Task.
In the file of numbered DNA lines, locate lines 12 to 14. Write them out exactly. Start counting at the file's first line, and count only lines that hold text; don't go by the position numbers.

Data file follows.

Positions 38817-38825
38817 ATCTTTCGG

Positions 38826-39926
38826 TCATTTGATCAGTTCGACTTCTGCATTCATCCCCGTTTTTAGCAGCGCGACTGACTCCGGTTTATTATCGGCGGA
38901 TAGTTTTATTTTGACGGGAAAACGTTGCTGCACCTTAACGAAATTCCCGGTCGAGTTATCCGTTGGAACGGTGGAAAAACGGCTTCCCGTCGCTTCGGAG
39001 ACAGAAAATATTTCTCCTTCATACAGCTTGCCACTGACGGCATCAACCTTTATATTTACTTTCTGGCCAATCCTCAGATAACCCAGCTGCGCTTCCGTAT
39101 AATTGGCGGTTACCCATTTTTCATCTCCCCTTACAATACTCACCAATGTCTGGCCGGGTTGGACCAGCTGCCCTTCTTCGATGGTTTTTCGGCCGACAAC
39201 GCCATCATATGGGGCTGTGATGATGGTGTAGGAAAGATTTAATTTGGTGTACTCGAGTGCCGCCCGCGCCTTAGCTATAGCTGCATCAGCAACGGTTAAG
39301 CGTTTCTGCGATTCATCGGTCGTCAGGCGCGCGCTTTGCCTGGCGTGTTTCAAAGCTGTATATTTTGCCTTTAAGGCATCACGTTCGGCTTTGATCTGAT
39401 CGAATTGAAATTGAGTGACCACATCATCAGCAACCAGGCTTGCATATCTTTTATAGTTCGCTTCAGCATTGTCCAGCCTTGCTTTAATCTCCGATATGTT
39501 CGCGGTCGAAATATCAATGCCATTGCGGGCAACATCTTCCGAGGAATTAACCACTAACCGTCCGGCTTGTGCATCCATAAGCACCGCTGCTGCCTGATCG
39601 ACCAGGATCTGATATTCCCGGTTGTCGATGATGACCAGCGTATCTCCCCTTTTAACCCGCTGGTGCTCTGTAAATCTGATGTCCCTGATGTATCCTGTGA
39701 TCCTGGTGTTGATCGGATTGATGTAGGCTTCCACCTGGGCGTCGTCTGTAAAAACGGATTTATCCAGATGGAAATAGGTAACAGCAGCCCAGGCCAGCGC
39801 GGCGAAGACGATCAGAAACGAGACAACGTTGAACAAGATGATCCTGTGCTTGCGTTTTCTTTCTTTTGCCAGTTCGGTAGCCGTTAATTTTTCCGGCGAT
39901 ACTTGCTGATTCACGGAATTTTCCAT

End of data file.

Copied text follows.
39601 ACCAGGATCTGATATTCCCGGTTGTCGATGATGACCAGCGTATCTCCCCTTTTAACCCGCTGGTGCTCTGTAAATCTGATGTCCCTGATGTATCCTGTGA
39701 TCCTGGTGTTGATCGGATTGATGTAGGCTTCCACCTGGGCGTCGTCTGTAAAAACGGATTTATCCAGATGGAAATAGGTAACAGCAGCCCAGGCCAGCGC
39801 GGCGAAGACGATCAGAAACGAGACAACGTTGAACAAGATGATCCTGTGCTTGCGTTTTCTTTCTTTTGCCAGTTCGGTAGCCGTTAATTTTTCCGGCGAT